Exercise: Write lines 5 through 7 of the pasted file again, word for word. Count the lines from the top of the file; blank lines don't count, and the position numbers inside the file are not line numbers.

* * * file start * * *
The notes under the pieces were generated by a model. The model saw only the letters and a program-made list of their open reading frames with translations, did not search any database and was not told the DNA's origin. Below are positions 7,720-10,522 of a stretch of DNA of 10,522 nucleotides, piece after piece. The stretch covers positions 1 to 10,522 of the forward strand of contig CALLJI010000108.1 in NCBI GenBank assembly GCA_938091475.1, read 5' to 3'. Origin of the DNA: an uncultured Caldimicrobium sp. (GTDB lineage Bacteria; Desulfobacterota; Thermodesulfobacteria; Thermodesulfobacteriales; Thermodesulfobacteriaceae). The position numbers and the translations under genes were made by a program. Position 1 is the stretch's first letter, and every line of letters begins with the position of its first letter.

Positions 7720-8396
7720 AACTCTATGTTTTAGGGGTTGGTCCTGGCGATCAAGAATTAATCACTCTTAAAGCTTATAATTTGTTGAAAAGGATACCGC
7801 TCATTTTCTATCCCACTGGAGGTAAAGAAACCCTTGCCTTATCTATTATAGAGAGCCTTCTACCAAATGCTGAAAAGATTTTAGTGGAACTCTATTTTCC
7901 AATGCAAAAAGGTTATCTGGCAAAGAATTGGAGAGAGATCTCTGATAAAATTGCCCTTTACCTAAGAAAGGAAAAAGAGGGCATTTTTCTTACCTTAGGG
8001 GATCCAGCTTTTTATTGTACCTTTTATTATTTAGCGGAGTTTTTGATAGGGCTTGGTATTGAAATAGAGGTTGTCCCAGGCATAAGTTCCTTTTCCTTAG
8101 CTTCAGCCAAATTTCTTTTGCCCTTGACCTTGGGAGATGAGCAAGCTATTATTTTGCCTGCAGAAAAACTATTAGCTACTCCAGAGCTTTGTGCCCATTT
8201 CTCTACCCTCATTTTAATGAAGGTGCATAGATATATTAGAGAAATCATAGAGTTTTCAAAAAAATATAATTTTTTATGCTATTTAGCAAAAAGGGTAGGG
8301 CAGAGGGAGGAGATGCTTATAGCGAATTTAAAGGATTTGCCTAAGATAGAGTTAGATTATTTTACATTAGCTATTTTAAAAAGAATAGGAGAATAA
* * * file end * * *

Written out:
7901 AATGCAAAAAGGTTATCTGGCAAAGAATTGGAGAGAGATCTCTGATAAAATTGCCCTTTACCTAAGAAAGGAAAAAGAGGGCATTTTTCTTACCTTAGGG
8001 GATCCAGCTTTTTATTGTACCTTTTATTATTTAGCGGAGTTTTTGATAGGGCTTGGTATTGAAATAGAGGTTGTCCCAGGCATAAGTTCCTTTTCCTTAG
8101 CTTCAGCCAAATTTCTTTTGCCCTTGACCTTGGGAGATGAGCAAGCTATTATTTTGCCTGCAGAAAAACTATTAGCTACTCCAGAGCTTTGTGCCCATTT